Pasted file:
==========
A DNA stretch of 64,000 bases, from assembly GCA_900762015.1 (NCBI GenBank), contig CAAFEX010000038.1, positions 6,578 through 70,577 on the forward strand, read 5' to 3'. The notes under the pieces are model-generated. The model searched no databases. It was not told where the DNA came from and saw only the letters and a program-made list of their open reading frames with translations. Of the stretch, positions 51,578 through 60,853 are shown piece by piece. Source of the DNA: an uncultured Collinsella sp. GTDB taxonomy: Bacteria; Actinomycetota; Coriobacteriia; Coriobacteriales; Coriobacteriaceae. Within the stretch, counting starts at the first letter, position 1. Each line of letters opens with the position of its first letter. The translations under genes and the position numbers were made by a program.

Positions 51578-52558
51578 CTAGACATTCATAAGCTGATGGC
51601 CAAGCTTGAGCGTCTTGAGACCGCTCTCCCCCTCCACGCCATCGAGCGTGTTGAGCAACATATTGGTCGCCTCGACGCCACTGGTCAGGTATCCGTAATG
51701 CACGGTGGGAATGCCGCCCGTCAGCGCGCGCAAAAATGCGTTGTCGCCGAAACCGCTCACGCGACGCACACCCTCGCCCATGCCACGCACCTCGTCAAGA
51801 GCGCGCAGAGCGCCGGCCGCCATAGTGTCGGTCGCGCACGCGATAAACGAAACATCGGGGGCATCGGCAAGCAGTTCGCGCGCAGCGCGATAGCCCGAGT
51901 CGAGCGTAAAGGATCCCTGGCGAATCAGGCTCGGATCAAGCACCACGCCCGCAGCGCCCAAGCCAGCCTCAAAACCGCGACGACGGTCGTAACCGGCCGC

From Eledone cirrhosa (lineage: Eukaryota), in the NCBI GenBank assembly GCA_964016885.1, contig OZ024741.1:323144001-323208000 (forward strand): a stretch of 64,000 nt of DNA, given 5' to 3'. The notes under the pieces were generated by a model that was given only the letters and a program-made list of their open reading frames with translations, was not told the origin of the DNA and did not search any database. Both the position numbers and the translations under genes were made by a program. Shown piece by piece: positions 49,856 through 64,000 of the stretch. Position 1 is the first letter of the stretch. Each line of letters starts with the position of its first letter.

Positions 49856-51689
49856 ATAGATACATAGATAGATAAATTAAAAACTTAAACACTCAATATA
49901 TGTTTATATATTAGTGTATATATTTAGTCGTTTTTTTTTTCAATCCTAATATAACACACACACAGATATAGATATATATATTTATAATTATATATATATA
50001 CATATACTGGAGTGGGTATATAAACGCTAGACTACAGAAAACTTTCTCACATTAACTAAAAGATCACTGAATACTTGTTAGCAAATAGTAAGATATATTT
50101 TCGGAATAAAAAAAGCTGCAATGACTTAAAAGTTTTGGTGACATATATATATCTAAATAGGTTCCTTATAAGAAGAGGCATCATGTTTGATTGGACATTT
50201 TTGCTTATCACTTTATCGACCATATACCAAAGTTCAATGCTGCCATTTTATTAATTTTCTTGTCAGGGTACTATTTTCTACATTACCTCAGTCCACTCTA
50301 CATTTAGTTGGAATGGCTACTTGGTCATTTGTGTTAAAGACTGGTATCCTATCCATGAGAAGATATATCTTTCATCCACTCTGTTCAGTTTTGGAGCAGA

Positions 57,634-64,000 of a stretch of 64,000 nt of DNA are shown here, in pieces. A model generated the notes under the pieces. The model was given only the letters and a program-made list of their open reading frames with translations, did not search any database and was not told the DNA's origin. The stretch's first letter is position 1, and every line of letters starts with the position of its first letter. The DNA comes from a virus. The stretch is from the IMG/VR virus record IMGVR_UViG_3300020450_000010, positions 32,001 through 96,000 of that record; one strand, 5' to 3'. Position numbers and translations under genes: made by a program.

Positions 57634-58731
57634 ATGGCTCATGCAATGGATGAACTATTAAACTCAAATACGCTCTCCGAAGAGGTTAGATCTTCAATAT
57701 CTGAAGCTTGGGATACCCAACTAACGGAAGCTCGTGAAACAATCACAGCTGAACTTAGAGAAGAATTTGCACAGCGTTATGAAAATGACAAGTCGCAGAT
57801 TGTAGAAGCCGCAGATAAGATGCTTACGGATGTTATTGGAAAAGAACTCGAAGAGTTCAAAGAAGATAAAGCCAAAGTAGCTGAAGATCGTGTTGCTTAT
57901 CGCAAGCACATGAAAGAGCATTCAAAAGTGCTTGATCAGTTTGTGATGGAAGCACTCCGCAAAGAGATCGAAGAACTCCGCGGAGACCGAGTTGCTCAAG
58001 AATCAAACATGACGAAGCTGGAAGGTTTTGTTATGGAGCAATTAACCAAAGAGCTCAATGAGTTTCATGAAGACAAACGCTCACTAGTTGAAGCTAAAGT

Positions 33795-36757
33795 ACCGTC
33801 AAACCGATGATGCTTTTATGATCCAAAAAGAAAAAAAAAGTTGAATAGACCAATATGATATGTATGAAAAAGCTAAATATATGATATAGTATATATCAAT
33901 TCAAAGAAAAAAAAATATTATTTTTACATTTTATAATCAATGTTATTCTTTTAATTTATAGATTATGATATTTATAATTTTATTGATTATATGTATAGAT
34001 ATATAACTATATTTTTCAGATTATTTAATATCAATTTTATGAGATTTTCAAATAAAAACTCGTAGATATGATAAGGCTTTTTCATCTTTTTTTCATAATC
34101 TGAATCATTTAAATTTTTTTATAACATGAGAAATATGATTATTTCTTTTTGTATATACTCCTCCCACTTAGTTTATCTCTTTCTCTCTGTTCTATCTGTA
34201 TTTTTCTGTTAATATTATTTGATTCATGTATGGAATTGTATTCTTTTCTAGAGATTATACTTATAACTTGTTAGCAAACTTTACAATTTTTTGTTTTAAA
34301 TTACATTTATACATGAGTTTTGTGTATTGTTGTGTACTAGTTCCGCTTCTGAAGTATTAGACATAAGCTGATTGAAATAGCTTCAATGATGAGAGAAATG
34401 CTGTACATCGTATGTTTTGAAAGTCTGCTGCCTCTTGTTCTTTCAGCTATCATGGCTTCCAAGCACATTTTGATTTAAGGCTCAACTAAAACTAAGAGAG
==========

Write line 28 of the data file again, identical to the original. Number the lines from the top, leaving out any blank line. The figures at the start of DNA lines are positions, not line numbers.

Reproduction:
34101 TGAATCATTTAAATTTTTTTATAACATGAGAAATATGATTATTTCTTTTTGTATATACTCCTCCCACTTAGTTTATCTCTTTCTCTCTGTTCTATCTGTA